Buy-In: Saving Your Good Idea from Getting Shot Down (Hardcover)
You've got a good idea. You know it could make a crucial difference for you, your organization, your community. You present it to the group, but get confounding questions, inane comments, and verbal bullets in return. Before you know what's happened, your idea is dead, shot down. You're furious. Everyone has lost: Those who would have benefited from your proposal. You. Your company. Perhaps even the country. It doesn't have to be this way, maintain John Kotter and Lorne Whitehead. In Buy-In, they reveal how to win the support your idea needs to deliver valuable results. The key? Understand the generic attack strategies that naysayers and obfuscators deploy time and time again. Then engage these adversaries with tactics tailored to each strategy. By inviting in the lions to critique your idea--and being prepared for them--you'll capture busy people's attention, help them grasp your proposal's value, and secure their commitment to implementing the solution. The book presents a fresh and amusing fictional narrative showing attack strategies in action. It then provides several specific counterstrategies for each basic category the authors have defined--including: - Death-by-delay: Your enemies push discussion of your idea so far into the future it's forgotten. - Confusion: They present so much data that confidence in your proposal dies. - Fearmongering: Critics catalyze irrational anxieties about your idea. - Character assassination: They slam your reputation and credibility. Smart, practical, and filled with useful advice, Buy-In equips you to anticipate and combat attacks--so your good idea makes it through to make a positive change.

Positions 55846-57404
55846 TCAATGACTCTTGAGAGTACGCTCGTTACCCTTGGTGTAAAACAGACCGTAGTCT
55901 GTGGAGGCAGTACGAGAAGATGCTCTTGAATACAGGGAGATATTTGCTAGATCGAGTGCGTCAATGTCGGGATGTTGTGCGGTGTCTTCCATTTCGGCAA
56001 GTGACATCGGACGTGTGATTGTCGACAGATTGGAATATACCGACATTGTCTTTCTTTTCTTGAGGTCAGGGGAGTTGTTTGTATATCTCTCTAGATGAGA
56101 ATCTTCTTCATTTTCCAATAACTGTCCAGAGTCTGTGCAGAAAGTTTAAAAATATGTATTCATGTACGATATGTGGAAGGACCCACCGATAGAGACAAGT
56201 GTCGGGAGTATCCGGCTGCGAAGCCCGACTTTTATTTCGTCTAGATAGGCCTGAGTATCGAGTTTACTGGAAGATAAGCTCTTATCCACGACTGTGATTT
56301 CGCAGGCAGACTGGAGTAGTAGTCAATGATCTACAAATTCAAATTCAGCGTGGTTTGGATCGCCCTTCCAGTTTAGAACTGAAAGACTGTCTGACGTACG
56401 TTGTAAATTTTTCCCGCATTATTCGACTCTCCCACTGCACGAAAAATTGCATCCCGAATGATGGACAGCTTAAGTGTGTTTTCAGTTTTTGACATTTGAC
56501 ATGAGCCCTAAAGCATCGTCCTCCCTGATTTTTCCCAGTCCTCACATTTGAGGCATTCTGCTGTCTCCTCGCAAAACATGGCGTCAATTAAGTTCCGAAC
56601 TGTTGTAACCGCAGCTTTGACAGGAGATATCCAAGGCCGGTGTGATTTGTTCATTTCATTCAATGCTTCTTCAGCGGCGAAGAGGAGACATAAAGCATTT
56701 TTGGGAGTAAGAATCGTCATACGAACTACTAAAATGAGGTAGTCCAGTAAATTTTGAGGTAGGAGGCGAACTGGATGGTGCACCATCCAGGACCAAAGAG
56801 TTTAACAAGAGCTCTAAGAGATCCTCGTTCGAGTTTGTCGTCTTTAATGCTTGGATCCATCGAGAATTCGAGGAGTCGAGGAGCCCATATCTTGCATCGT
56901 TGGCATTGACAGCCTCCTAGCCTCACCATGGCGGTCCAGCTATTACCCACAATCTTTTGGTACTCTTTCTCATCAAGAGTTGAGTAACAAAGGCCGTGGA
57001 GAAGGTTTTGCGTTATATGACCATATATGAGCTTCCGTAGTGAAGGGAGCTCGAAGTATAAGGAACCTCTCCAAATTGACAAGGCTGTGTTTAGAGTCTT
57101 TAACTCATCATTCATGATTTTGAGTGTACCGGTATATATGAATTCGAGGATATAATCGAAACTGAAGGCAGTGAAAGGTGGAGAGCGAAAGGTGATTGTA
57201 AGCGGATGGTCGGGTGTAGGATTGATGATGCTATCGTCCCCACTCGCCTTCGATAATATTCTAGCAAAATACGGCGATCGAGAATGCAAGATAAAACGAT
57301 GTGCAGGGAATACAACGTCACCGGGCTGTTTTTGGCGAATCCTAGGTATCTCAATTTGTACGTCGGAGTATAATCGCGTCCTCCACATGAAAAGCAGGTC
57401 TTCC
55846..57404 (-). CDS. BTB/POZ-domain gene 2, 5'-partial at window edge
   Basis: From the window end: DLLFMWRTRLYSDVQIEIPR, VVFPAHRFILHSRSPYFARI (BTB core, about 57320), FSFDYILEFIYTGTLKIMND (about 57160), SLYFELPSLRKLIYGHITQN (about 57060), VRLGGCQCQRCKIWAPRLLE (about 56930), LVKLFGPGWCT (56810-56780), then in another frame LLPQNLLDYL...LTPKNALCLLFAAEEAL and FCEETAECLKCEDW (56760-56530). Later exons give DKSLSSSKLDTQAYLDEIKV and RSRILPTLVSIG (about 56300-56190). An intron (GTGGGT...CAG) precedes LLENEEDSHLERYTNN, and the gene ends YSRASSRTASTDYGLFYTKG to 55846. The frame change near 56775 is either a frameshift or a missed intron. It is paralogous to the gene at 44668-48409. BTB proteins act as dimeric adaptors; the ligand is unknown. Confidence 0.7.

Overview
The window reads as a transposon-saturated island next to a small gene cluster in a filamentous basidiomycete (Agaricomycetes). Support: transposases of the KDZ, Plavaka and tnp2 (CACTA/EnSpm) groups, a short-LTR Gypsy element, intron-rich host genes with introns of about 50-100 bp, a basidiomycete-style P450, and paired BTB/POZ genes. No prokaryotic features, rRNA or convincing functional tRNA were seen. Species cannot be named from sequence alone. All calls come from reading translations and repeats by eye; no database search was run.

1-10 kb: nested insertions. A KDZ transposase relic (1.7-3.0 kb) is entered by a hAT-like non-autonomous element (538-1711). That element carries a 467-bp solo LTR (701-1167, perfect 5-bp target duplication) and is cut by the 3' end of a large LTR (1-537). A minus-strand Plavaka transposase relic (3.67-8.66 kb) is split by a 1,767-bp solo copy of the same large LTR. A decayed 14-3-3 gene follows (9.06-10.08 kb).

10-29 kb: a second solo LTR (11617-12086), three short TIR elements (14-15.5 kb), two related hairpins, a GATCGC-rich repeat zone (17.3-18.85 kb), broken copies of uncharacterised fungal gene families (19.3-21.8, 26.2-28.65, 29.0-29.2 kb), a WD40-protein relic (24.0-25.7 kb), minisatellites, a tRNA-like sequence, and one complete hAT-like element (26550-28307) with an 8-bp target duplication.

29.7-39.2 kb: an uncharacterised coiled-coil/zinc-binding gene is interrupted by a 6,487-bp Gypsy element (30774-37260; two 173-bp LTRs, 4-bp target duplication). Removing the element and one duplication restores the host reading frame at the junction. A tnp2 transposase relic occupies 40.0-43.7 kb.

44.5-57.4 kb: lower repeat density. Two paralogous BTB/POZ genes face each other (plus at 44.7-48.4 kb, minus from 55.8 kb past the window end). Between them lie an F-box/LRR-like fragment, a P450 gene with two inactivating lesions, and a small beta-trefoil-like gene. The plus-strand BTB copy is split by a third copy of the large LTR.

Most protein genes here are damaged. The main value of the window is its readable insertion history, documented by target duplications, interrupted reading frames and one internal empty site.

About the Author
John P. Kotter is the Konosuke Matsushita Professor of Leadership, Emeritus, at Harvard Business School and is widely considered the world's foremost authority on leadership and change. Lorne A. Whitehead is Leader of Education Innovation at the University of British Columbia, where he has also been a professor and the NSERC/3M Chairholder in the Department of Physics and Astronomy.